Advocates laud new Vancouver police 'sex work' guidelines

Lawyer recommends cop trainees interact with sex workers

Police need to talk to sex workers as part of their training, says Katrina Pacey, litigation director and campaigner for the Pivot Legal Society.

Its one thing for there to be guidelines in place directing police officers on how to deal with these sex work-related calls, its another thing for police to be able to make that response and actually have a conversation with a sex worker where the history of intimidation and history of disparaging attitudes does not come across in the context of that communication, Pacey said at a Vancouver Police Board meeting, March 21.

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She and representatives of organizations involved with sex trade workers expressed their support for the departments draft guidelines on how to carry out enforcement related to the sex trade. They also provided additional recommendations.

Insp. Cita Airth, officer in charge of the Vancouver police special investigation section and co-author of the guidelines, said afterward that the departments vice unit trains recruits at the Justice Institute of B.C. She said that training is being discussed in relation to the guidelines.

I dont know what thats going to look like, but it will probably most certainly involve more consultation with the community so that we get it right, she said.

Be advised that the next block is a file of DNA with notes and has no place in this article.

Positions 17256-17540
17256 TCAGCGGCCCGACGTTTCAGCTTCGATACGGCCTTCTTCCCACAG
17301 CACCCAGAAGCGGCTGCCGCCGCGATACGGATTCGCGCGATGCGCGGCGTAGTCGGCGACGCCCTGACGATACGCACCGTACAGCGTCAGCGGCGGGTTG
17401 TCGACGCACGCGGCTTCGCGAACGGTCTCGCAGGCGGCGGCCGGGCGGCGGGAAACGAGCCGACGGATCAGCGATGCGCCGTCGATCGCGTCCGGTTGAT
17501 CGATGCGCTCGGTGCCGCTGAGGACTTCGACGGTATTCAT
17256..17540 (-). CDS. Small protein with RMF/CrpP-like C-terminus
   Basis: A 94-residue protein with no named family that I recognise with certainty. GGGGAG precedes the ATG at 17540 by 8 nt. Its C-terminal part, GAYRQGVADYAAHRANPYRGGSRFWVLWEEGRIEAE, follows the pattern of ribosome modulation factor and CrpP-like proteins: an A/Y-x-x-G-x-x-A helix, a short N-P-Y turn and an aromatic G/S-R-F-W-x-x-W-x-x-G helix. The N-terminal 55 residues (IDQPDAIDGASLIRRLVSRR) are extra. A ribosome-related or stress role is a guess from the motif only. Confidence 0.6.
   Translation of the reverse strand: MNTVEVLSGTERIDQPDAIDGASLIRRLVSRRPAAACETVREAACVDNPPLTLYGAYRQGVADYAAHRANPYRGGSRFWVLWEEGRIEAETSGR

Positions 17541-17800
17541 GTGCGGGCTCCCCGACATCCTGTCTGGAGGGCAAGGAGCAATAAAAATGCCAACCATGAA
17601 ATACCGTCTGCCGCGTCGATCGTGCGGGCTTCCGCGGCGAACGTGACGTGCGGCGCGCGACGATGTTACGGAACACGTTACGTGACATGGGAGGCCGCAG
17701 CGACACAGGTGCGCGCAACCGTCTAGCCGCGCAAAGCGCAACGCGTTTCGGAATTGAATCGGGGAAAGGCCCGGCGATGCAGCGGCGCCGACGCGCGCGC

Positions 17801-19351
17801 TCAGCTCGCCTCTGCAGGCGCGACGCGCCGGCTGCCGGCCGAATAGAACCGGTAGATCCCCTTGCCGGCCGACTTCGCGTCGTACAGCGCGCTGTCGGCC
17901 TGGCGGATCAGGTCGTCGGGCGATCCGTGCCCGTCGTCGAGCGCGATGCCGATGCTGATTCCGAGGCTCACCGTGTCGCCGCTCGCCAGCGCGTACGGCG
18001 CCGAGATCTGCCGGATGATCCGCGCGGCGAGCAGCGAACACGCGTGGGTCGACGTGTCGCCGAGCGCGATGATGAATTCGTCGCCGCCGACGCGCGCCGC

The draft guidelines are about protection over punishment, noted Susan Davis, an active sex worker of 26 years and a representative of various organizations including the B.C. Coalition of Experiential Communities. Concerns she expressed to the board in October 2010 prompted development of the guidelines.

Deputy Chief Const. Warren Lemcke agreed with her assessment.

Once its a finalized document, youre going to be able to hold the Vancouver Police Department accountable, he said.

The guidelines emphasize a need for police to build trust and communication so sex workers would be more likely to call police when theyre in trouble or when they are aware of human trafficking and involvement of gangs or youth in prostitution. Enforcement action would be taken in such cases, but enforcement would be the last resort in cases of nuisance complaints about survival sex trade workers.

Airth said the guidelines differ little from current practice. Instead, they clarify the Vancouver Police Departments policies for the community and officers.

Police havent arrested sex workers on the street for three years.

We still do enforce against the customers, Airth said. We are very thoughtful and mindful of the potential displacement, so that is still under discussion, how we want to continue to approach that.

The guidelines were developed in consultation with five agencies working with sex trade workers. Airth noted the work started before the Missing Women Commission of Inquiry. Further input will be sought before the guidelines return to the police board for approval. Airth wasnt sure when this would occur.

Itll also be important for us to take this policy, which I think is going to be unique in Canada, and talk to other policing agencies, as well, Lemcke said.

crossi@vancourier.com

Twitter: @Cheryl_Rossi

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